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reinstalling debian /bin

Everyone Thanks for the help.  I will try the advice this weekend.

On 9/19/06, Alex Pennace <alex at> wrote:
> On Sun, Sep 17, 2006 at 01:53:35PM -0400, James Kramer wrote:
> > While working on Xen setup I managed to delete /bin  by using the command
> > rm -R /bin. I don't think that I can recover the /bin files but I
> > should be able to reinstall the packages. I have a backup of all my
> > data files and most config files that were in /etc.  I can boot into a
> > different debian OS using grub so I can access the partition and
> > files.  I can chroot the particular partition.  Can someone suggest
> > how to reinstall the system.  If I do a complete debian reinstalll
> > from CD on top the partition would it retain my old directories and
> > files.  I tried to chroot the root partion figuring that I could use
> > apt-get to reinstall the packages but I can not figure out the proper
> > way to do it.
> You are going to encounter a chicken-and-egg scenario that is not
> going to be easy to back out of. The problem is many, many packages
> depend/predepend on programs in /bin. It is probably that an apt-get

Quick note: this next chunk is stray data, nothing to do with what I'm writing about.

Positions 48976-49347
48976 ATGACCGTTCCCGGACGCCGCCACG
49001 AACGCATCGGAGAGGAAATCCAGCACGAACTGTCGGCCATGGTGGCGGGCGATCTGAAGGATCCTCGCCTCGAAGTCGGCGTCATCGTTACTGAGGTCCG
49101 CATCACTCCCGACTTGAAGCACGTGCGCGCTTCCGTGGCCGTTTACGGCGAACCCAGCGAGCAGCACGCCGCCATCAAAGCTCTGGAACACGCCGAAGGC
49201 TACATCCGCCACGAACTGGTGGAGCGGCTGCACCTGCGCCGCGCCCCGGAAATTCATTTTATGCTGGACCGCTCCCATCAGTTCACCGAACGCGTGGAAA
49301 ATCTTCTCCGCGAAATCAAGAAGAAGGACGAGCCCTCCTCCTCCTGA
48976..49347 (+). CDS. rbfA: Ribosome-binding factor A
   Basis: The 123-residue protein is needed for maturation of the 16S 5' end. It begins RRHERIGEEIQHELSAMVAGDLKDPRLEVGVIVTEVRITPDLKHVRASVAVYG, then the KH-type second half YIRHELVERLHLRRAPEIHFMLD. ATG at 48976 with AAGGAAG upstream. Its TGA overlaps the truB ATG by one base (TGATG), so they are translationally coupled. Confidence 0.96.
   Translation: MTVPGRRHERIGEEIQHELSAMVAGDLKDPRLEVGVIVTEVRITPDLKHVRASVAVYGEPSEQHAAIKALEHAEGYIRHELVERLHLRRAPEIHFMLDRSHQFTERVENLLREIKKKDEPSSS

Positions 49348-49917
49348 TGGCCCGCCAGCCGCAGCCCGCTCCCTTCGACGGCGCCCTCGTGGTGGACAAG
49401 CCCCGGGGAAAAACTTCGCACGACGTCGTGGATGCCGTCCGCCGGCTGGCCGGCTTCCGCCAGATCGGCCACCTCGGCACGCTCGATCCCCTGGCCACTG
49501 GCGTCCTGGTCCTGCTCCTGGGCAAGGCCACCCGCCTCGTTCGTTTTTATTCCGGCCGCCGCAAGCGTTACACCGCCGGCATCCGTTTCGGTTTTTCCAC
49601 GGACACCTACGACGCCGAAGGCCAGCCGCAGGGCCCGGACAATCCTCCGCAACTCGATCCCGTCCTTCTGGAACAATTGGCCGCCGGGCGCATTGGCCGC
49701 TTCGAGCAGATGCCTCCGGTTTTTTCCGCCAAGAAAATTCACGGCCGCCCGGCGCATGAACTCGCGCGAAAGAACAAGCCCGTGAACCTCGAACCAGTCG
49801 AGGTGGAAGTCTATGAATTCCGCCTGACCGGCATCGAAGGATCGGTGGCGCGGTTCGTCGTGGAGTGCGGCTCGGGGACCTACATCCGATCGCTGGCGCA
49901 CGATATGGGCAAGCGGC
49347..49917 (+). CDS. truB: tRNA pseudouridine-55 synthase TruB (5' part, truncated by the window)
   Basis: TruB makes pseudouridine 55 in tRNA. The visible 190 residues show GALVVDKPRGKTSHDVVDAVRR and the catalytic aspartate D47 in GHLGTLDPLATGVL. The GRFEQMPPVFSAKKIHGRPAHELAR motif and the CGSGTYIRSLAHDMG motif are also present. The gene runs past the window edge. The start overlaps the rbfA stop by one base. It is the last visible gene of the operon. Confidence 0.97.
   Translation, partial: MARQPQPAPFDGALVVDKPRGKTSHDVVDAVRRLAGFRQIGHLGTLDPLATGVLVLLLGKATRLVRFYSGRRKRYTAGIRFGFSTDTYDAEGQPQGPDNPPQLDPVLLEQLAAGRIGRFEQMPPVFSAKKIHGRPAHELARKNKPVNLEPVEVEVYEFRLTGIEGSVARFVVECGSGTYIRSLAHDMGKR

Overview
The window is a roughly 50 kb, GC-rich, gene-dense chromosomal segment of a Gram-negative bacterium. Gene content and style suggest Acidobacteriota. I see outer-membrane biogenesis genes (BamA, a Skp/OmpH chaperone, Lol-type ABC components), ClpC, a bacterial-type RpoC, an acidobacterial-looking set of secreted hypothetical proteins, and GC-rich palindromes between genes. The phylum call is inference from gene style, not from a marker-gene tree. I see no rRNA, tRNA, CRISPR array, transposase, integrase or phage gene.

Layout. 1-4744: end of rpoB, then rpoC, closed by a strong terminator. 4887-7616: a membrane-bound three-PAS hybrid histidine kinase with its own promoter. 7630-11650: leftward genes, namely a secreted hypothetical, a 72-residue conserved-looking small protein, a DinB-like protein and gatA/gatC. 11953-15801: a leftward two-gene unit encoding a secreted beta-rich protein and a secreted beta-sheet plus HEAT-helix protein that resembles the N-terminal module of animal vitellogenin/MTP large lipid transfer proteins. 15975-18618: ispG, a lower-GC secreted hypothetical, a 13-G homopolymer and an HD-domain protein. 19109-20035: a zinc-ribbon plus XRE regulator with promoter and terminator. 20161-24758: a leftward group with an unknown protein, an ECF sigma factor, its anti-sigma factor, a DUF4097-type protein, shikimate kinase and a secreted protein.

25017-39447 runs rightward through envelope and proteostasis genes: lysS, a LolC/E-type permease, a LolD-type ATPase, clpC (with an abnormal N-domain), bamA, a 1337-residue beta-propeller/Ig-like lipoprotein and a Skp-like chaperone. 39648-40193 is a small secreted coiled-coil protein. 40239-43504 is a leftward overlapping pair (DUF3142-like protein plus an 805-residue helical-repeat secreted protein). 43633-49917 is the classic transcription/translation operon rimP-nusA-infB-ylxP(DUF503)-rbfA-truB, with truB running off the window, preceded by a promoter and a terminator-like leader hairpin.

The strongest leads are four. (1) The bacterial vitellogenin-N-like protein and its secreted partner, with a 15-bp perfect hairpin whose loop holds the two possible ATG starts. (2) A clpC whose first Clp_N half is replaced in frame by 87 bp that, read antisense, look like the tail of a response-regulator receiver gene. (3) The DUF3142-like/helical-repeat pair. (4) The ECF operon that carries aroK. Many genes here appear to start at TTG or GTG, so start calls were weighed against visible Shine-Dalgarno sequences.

> --reinstall will fail due to the missing files.
> "dpkg -S /bin" will list most packages that have files in /bin. (If
> the root directory in question is under /mnt, use "dpkg --root=/mnt -S
> /bin".) The files that are missed would be files created by package
> maintainer scripts instead of being unpacked through dpkg. This is
> almost a non-issue for /bin, but would be an issue for most other
> directories.
> Gather up the corresponding debs. For each deb, run dpkg -x (deb)
> (tmpdir). Copy over the files in (tmpdir)/bin into the target's
> /bin. Check the target's /bin/sh; make it a symlink to bash if it
> isn't already.
> You now have a Debian system that is 95% of the way to being
> whole. Boot into it and run apt-get --reinstall install (packages in
> question).
> As hinted above, there may be packages that do not unpack any files
> into /bin (and thus won't appear in dpkg -S /bin), but have maintainer
> scripts that create files in /bin behind dpkg's back. If you are
> truely concerned about that, then apt-get --reinstall install all the
> packages on the system. Be warned that this can cause other problems:
> It calls the maintainer scripts for every package, and some of them
> are not idempotent.

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